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Janet, or, The Christmas Stockings

December 13, 2010

I am so angry at Louise Elise Gibbons that, when I finished Janet, or, The Christmas Stockings, I took a few moments to fantasize about finding out where she was buried, digging her up, punching her corpse in the face, and then somehow making her watch a dog drown. And I know that sounds horrible, but honestly, it’s a lot less morbid than the content of this story.

There’s this girl, Janet. And her family is dirt poor, although I guess that’s a given. And there’s a bit where the Bishop invites her to church and gives her a pair of Christmas stockings, but that’s pretty much overshadowed by the way her drunk dad falls down dead one afternoon, followed the next day by the entire rest of her family in one fell diphtheria-laden swoop. Her friend Roy, a newsboy, installs her in the home of an apple-woman, but he is soon run over by a cart and killed, leaving Janet with no friend but the apple-woman’s dog. So she goes to Central Park and drowns herself. And then, as if that wasn’t more than enough, the dog drowns itself too.

I hate this story so much.

I have provided a link to the text — the Google books scan is actual of the same copy of the book that I read — but I earnestly advise against reading it.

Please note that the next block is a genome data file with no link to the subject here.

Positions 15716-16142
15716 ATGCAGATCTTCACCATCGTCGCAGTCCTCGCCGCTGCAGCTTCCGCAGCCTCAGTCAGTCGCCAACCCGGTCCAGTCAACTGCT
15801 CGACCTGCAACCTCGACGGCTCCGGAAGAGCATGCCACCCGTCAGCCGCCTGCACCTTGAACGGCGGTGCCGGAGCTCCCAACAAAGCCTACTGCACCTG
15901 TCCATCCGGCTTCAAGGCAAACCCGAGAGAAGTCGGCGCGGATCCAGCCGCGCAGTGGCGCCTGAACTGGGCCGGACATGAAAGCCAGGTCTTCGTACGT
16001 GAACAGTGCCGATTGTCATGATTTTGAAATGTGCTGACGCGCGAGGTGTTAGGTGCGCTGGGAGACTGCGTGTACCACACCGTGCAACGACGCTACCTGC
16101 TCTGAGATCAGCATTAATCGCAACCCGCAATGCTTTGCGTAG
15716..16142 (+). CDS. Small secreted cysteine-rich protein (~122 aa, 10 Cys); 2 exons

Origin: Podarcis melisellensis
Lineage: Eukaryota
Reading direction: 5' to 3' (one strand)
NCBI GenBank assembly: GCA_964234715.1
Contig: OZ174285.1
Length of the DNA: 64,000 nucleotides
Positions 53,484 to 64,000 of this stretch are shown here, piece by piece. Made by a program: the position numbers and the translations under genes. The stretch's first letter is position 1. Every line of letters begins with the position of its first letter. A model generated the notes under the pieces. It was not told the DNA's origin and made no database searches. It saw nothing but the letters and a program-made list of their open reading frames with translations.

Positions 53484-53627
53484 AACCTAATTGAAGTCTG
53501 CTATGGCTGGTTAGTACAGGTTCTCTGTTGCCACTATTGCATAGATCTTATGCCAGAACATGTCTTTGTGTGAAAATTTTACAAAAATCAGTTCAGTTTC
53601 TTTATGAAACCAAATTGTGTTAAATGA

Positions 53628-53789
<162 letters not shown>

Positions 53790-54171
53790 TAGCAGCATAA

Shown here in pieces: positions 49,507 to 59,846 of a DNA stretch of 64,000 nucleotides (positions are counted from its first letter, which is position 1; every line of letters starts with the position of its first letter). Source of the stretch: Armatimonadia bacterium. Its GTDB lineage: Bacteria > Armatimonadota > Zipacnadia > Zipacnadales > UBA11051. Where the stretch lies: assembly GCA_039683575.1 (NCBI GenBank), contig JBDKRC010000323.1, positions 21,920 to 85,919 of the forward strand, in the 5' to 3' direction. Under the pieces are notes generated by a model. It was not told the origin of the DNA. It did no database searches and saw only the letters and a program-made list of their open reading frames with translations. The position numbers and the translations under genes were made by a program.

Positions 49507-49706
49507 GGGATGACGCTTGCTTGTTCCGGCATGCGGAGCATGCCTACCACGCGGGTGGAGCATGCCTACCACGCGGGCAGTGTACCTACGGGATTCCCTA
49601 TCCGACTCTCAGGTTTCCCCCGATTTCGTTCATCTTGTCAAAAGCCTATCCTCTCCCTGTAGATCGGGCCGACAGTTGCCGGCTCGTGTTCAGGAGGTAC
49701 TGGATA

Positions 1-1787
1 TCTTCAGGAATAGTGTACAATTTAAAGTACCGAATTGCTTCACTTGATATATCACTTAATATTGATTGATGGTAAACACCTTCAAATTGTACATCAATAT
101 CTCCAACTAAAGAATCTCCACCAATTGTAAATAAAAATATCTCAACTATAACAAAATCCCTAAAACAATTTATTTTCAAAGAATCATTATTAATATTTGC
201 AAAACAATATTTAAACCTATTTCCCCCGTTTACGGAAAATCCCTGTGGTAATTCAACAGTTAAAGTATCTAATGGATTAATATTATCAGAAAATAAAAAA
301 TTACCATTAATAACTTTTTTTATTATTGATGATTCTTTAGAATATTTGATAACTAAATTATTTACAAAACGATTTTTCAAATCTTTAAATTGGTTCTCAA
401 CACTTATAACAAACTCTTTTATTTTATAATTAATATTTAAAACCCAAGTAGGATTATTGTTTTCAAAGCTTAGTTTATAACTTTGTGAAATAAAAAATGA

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4 comments

  1. Okay, I’ll take your advice on this one. Is that your review on Google books?


    • Um, yeah. I was terrified that someone would be looking for short Christmas stories for children — as I was when I found it — and would actually read it to a kid. And I’d like to prevent any children from being scarred for life, if I can.


  2. LOL! This sounds horrible–and the title had the word “Christmas” in it? I’m going to assume that readers in the 1890s felt just as duped and irate as you do today, only they were lucky enough to write to the author!


    • I don’t think I can actually deny this one Christmas story status — there’s the stockings, and the Bishop, and a lot of “God? I wonder who that is, because I have no education.” — but, yeah, I doubt this was what people would have been looking for when they bought it. On the other hand, maybe not many people did buy it — I went looking for contemporary reviews, but all I could find was an indication that it was self-published.



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